The mountains of North Africa look exceedingly pretty this afternoon. We saw Tangier as we were proceeding out to sea. A school of porpoises had a race with the ship, every now and again leaping out of the water. The ship won in the end but they really swam at an amazing speed.
Wednesday 26th January - Waking up this morning we found no convoy and so we are proceeding at full speed on our own with an escort of two destroyers. An uneventful day.
Thursday 27th January - Today it became apparent that we were getting near the tropics as the day was bathed in warm sunshine. This morning there was an occasional cloud but as the day drew on the cloud got less and less and higher and higher. I suppose tomorrow there will be no cloud at all.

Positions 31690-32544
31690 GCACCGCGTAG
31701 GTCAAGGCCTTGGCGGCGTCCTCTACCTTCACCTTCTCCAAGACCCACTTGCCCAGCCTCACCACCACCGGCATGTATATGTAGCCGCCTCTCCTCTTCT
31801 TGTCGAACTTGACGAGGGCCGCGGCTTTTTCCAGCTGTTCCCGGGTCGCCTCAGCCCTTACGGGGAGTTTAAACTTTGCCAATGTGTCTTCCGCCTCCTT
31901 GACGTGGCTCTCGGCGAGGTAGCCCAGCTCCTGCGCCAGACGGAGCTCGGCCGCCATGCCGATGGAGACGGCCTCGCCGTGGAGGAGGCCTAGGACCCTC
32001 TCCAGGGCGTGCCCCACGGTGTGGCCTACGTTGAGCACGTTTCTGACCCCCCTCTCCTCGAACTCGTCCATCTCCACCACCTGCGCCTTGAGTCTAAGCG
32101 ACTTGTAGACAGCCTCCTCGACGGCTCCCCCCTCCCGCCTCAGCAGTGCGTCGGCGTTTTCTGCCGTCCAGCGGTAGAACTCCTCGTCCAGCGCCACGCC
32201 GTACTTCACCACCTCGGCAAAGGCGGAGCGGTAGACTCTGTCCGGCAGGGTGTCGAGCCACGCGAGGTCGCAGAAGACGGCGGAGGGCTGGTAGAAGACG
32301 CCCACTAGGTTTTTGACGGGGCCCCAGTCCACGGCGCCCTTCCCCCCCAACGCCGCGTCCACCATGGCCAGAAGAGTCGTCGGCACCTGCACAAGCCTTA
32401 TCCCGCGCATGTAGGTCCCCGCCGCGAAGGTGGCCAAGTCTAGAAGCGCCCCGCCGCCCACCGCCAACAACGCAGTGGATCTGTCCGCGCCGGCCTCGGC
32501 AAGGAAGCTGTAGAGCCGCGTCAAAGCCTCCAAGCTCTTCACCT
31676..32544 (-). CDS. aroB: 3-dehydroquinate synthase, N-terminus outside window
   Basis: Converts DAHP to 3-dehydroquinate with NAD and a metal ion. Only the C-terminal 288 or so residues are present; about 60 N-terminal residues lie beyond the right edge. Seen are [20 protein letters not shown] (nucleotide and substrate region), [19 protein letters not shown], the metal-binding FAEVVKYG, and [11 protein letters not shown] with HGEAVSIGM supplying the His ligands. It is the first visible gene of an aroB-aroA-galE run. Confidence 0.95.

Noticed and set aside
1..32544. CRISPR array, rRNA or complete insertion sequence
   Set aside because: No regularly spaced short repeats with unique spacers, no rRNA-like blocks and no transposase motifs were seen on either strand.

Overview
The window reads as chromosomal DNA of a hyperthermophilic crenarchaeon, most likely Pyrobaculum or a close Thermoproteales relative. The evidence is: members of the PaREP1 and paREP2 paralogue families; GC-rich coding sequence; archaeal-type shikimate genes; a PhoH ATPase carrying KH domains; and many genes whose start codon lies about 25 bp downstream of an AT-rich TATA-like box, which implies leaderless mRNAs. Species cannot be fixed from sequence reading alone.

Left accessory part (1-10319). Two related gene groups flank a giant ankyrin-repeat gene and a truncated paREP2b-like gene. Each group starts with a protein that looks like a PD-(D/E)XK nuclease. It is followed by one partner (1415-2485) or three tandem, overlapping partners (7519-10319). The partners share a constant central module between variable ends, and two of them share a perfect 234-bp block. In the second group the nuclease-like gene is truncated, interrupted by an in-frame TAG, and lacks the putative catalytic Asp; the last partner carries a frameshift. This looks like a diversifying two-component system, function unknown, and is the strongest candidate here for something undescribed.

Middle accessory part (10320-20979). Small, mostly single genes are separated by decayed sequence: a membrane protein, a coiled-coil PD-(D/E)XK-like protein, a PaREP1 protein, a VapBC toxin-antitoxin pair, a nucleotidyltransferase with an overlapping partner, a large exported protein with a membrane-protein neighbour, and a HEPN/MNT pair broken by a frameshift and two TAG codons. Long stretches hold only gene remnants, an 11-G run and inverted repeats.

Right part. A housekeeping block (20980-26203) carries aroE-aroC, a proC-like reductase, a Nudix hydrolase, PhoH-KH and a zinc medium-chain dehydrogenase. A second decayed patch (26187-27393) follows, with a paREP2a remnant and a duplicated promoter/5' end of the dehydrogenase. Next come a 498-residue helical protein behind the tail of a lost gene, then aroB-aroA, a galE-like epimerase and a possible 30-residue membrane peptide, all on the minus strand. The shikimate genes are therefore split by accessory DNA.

Passed through the Canary Islands this afternoon. Could not see very much but it appeared to be very similar country to that of Spain round Gibraltar.
This evening sorted out my kit, bringing the tropical stuff to the top and putting the temperate stuff on the bottom.
Friday 28th January - We are still proceeding at full speed and seem to be making very good progress. The weather is getting decidedly warm and we have now crossed the Tropic of Cancer. It is rumoured that our next port of call will be Dakar and that we should get there on Sunday. Well, we shall see.